If the data element value that is retrieved from the source is not
undefined, the data element value will be used, but the value will also be placed in data element storage (more on this in two shakes of a lamb’s tail). If the data element value is
undefined, the runtime library will look inside data element storage to determine if a value was previously stored. If a value is found in storage, that value will be used instead of
undefined. If no value is found in storage, the data element’s default value is used (the default value is configured by the user). This process occurs each time a data element is used.
Fine print: The check for
undefineddescribed above is applicable to Launch. In DTM, the check is slightly different.
For those who like to take a peek under the hood, here’s the code for this logic in the Launch runtime.
The persistence mechanism for “data element storage” differs between DTM and Launch. Let’s see how they differ.
DTM + cookies: Delicious, but high in fat
Cookies — the web variety — have been around for quite some time. At its core, a cookie is a piece of data that gets passed to the server from a user’s browser on each request. Without cookies, the server would have a really hard time remembering anything about you as you browsed around a website or perhaps left the website and came back some time later. For example, you would have a really difficult time staying logged in as you browsed through social media, because the server would lose track of who you are.
Unfortunately, cookies have some fairly significant downsides for use cases like DTM:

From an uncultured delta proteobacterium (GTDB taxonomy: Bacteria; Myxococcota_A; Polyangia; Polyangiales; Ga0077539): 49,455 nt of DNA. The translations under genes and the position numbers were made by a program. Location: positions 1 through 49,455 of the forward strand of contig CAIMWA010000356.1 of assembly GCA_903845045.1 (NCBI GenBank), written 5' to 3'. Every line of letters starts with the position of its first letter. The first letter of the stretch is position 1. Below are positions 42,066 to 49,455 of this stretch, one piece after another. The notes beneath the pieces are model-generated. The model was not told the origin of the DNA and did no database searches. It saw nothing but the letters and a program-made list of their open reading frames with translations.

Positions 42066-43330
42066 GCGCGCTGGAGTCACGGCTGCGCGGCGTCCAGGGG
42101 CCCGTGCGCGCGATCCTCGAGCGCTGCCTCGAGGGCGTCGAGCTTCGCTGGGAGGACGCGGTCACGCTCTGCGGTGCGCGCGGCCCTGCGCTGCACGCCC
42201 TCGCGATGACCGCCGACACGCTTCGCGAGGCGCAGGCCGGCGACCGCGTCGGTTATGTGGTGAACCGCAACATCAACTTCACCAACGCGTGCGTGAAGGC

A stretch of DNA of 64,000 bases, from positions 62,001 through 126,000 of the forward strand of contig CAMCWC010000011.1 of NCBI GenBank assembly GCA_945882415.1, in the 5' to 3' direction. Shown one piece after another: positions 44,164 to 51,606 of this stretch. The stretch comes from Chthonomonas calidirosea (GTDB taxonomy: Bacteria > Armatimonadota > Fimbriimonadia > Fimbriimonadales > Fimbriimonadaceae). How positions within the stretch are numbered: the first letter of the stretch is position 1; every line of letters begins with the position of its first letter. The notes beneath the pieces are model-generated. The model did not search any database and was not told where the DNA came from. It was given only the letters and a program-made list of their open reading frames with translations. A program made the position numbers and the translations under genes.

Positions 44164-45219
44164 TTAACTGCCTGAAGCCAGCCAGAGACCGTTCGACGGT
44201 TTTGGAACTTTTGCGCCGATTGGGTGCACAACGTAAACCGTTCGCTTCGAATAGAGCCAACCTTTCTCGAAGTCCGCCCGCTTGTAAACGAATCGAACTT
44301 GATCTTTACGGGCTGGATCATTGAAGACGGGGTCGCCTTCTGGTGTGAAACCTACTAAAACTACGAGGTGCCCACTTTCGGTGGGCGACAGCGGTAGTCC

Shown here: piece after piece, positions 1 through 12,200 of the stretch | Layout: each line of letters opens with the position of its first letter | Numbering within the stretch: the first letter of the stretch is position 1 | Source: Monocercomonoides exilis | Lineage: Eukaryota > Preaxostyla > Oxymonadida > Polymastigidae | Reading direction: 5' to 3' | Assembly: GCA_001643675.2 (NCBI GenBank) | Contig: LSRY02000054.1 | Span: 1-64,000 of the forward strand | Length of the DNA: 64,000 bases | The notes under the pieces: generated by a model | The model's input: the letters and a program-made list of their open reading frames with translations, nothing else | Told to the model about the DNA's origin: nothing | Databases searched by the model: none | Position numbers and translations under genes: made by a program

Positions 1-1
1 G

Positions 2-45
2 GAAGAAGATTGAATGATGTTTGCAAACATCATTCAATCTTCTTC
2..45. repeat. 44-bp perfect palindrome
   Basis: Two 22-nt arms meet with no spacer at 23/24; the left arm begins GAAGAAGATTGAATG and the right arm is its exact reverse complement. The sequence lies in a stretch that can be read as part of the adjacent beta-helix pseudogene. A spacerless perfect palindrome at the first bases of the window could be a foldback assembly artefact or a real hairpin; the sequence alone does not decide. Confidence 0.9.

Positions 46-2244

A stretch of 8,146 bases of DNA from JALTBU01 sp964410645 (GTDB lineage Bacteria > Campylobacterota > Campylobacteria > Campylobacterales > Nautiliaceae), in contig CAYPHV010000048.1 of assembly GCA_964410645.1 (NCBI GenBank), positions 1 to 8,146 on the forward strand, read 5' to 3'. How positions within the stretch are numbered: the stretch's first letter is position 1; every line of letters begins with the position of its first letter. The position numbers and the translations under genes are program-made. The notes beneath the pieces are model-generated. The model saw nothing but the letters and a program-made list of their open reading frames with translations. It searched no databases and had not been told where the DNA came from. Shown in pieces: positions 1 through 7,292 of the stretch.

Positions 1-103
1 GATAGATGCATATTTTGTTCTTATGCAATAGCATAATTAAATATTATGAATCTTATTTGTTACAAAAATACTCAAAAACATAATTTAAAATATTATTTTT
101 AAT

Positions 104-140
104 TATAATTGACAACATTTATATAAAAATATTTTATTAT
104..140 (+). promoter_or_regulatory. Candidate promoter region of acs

- Cookies are sent on every request, assuming the domain, path and other parameters match those defined in the cookie. This means every HTML request, every image request, every script request, every AJAX request, and so on.
- Cookies have a maximum size of roughly 4KB (depending on the browser) and there’s a limit on the number cookies that can be stored per domain. Customers have run into these limits, which can lead to unexpected behavior.
DTM leverages cookies for persistence. Here’s how DTM persists data element values for each data element storage duration:
- Session: Data element values are persisted to a cookie with no
expiresdirective. When the browser is closed, the value is discarded.
- Visitor: Data element values are persisted to a cookie with an
expiresdirective two years in the future. The value will ideally persist for two years and then be discarded.
Launch + Web Storage: Even the kids will enjoy it
With Launch, it was out with the old and in with the new. Support for old browsers was dropped, allowing Launch to target browsers that fully support Web Storage (Session Storage and Local Storage). Web Storage was designed for the Launch use case: persisting client-only data on the user’s device.
Unlike cookies, Web Storage data does not get passed to the server unless you actively pull the data out of storage and send it. It also has a much higher size limit of 5MB (again, depending on the browser) and theoretically an unlimited number of items. These are great qualities for persisting data in Launch.